Vue92 wrote:Thank you both for the quick info. I have a fast Cox IP connection but it is known to vary, especially at high usage times - I live in the sticks. I was wondering why, if the buffer is huge, it wouldn't "store" the program so that you could watch with guaranteed HD. That would be a huge selling feature and propel ROKU and NEtflix into major selling point at any connection speed. My Satellite box does it on a hard drive. With ROKU 2 why didn't they get with it?
My ancient ROKU box does rebuffer and drop quality at the same time.
No Roku has a "huge" buffer. They have a small one that gets a bit bigger on the newer boxes but none buffer more than about 5 or 6 minutes of video and it may not even be that much. The small buffer is not really the limiting factor on streaming speed it is rather the connection speed.
As I said in my first post in this thread the extra memory (microSD) that can be added to Roku2's is ONLY used for storage of the channels that are loaded. It is not used at all for anything related to streaming.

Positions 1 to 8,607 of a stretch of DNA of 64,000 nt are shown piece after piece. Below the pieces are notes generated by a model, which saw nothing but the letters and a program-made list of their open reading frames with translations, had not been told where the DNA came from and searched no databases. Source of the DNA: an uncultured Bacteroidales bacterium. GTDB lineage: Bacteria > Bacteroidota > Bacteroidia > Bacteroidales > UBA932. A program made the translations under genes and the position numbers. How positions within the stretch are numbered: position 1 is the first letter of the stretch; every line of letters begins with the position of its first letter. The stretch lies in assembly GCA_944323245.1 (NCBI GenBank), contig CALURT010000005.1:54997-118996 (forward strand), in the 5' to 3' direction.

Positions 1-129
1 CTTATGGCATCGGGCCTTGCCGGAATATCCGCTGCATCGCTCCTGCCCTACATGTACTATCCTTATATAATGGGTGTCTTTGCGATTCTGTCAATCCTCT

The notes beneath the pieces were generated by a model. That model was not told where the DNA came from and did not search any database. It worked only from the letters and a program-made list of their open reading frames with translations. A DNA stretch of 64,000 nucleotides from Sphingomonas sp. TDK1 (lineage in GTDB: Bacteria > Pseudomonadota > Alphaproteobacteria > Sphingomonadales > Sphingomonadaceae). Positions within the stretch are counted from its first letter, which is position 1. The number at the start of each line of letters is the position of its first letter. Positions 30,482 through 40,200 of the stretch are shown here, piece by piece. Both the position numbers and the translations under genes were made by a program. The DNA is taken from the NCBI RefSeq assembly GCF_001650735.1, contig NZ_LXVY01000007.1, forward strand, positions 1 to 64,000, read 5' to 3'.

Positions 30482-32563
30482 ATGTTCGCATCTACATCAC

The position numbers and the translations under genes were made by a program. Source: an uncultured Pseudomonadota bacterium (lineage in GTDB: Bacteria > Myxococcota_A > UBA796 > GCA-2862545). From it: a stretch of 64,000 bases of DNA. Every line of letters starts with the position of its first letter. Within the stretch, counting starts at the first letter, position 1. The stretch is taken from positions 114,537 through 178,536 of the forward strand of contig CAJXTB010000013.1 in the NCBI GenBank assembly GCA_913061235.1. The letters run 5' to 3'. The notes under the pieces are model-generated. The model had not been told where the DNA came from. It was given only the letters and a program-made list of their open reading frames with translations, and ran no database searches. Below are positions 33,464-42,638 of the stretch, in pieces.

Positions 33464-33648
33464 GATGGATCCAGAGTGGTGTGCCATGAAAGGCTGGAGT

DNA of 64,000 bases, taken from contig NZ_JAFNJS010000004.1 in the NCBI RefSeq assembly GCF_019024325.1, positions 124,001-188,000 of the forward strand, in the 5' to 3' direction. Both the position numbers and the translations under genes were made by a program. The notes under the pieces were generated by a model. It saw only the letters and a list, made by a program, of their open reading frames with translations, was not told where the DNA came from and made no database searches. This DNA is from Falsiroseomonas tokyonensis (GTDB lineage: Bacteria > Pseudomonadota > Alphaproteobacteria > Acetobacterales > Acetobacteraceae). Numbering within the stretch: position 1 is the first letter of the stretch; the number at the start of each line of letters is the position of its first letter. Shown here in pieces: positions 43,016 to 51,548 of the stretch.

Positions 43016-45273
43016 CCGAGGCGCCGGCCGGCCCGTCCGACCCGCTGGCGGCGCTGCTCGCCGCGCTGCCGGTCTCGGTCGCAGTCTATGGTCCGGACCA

Because of licensing and other issues Roku does not "download" it just streams and streams very well. Some Rokus can have a usb drive plugged in but that is only used for playback of files stored on it.
Roku made the decision to go with an inexpensive model that does one thing (streaming) quite well and they provide an SDK that allows people to create chs that can add functionality and content but they have stayed away from any subscription based service so that means that a lot of things you see on subscription based devices like your satellite box will never be seen on the Roku.
Try another DNS or see if you can improve your connectivity and, usually, you will see a good improvement in Roku's streaming. It takes a connection of 3mbs or even less to stream most HD so, even when your connection slows, getting HD is quite possible as long as the stream can get to your Roku without much of lag or delay.